Back in 2012, the rise of “radical neutrality” began to emerge growing into what we now refer to as “normcore”. The idea of neutrality as a radical concept continued to permeate and develop into new facets of our social and political environmental construct. Neutrality was not radical only in the sense of the clothes we wore, but in how we, as a collective, agreed to view and accept the expression of gender and sexuality. The concept of gender blending, which has always held a place in the fashion world, has been slowly growing in acceptance in the social and political realms. As the lines between what is defined as male and what is defined as female continue to blur, so do the silhouettes of the future.
In COMME des GARÇONS A/W17 Paris Fashion show a new silhouette was introduced and dubbed as the silhouette of the future. Though what makes this silhouette so radical is that there is no actual defined silhouette. Models graced the runway in bulbous outfits that boasted exaggerated curved lines and armless outfits. The debut of this collection plays off the idea of the blending of genders, taking it a few steps further by implying that the future is not just genderless, but formless.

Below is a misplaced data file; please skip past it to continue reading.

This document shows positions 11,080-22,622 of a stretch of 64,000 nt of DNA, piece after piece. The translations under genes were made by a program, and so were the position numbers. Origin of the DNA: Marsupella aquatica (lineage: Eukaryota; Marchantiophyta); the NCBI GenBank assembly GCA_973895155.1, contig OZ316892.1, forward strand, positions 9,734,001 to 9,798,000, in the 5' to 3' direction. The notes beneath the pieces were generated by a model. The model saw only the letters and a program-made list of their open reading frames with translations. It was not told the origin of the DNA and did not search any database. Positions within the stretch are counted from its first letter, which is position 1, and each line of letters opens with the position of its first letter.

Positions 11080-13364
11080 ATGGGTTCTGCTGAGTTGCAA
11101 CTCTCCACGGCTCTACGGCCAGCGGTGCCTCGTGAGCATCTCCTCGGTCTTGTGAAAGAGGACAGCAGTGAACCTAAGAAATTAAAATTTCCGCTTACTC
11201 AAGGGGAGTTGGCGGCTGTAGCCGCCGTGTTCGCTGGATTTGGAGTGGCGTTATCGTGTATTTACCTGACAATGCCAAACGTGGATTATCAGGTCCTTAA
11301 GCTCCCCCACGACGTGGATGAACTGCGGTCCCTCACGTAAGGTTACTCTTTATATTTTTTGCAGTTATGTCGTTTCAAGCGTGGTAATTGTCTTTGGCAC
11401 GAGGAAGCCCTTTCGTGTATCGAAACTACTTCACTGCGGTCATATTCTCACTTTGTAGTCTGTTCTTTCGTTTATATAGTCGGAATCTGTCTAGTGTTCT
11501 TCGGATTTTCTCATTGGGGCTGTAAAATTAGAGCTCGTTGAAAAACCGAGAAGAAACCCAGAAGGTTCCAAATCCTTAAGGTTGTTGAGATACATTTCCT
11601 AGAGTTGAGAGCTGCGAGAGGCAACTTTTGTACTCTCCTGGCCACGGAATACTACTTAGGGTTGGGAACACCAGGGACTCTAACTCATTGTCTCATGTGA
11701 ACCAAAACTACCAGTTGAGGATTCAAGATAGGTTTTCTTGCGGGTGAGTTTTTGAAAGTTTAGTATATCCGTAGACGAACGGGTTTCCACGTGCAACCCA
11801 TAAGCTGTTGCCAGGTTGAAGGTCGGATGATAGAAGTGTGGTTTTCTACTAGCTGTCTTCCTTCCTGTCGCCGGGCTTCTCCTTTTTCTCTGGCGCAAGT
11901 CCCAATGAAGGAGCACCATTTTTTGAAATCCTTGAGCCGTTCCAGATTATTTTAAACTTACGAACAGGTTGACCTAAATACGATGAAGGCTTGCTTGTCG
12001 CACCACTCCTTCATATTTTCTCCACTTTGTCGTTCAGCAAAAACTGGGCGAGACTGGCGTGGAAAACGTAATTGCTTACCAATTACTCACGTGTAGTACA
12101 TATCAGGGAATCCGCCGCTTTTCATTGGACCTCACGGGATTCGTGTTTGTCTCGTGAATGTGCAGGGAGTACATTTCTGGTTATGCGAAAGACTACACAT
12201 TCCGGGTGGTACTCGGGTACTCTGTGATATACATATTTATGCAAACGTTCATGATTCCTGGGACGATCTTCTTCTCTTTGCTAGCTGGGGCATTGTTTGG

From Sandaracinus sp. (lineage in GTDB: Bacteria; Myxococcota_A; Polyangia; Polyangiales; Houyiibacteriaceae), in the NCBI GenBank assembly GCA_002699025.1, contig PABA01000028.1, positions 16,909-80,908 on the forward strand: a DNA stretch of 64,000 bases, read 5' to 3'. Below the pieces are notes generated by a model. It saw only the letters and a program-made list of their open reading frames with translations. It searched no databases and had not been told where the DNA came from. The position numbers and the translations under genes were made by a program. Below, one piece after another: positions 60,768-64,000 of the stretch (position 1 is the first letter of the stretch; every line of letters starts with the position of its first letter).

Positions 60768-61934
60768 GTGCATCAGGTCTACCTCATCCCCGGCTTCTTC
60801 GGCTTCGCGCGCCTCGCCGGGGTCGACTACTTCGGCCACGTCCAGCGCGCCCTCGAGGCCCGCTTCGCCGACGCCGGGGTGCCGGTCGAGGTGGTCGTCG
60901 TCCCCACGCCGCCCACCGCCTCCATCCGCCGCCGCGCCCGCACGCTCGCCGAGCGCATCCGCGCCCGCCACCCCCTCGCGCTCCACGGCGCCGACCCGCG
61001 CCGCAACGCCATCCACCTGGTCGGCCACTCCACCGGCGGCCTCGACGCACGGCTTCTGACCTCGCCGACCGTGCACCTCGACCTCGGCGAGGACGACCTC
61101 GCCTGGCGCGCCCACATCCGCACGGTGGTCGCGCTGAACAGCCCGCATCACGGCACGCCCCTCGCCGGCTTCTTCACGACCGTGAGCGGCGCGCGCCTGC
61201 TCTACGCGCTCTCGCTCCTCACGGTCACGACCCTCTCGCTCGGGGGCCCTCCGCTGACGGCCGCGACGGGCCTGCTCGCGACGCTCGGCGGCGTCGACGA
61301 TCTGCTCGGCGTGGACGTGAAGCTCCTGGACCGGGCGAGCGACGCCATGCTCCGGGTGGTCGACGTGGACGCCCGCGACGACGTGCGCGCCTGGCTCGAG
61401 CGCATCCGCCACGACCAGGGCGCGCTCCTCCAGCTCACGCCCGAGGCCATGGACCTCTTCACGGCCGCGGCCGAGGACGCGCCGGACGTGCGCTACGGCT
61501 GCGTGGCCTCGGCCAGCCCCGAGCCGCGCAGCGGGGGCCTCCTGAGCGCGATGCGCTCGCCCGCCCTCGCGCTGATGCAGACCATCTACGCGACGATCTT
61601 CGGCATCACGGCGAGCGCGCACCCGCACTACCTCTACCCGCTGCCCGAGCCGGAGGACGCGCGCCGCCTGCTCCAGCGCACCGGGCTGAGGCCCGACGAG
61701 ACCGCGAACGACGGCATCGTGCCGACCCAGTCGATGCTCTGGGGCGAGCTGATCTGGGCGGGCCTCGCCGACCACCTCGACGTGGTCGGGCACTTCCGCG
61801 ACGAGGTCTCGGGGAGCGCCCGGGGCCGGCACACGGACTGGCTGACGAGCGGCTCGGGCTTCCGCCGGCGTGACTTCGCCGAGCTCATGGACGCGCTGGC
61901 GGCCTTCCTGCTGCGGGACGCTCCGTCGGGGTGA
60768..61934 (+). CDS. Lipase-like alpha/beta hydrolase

These oversized outfits also speak to the present zeitgeist felt all around the world. The present sociopolitical atmosphere is riddled with uncertainty and frequent bouts of fear mongering. Women all over the world are seriously reconsidering what it means to feel safe and discovering new ways to achieve feeling safe through their dress and appearance. The phrase, “wolf in sheep clothing” is turning on its head and leaving behind negative connotations in 2016, shifting the meaning in alignment with the phrase, “if you can’t beat them, join them”. Formless power suits, like the kind worn in the 80s in an attempt for women to solidify their competency in the workplace through their dress. We have seen oversized coats and t-shirts, and boyfriend jeans rise in popularity, perhaps as a means to help women both assimilate and shield their bodies and esteem from unsolicited ridicule or comments.
Though the silhouette in the 1920s and 1960s briefly explored new shapes, specifically square, the hourglass silhouette remained and continued to reign as the preferred silhouette of the masses. Seemingly insignificant, the dissolve of the traditional hourglass silhouette symbolizes the start of a new chapter in the history of fashion; one in which we haven’t observed since Charles Fredrick Worth introduced the bustle.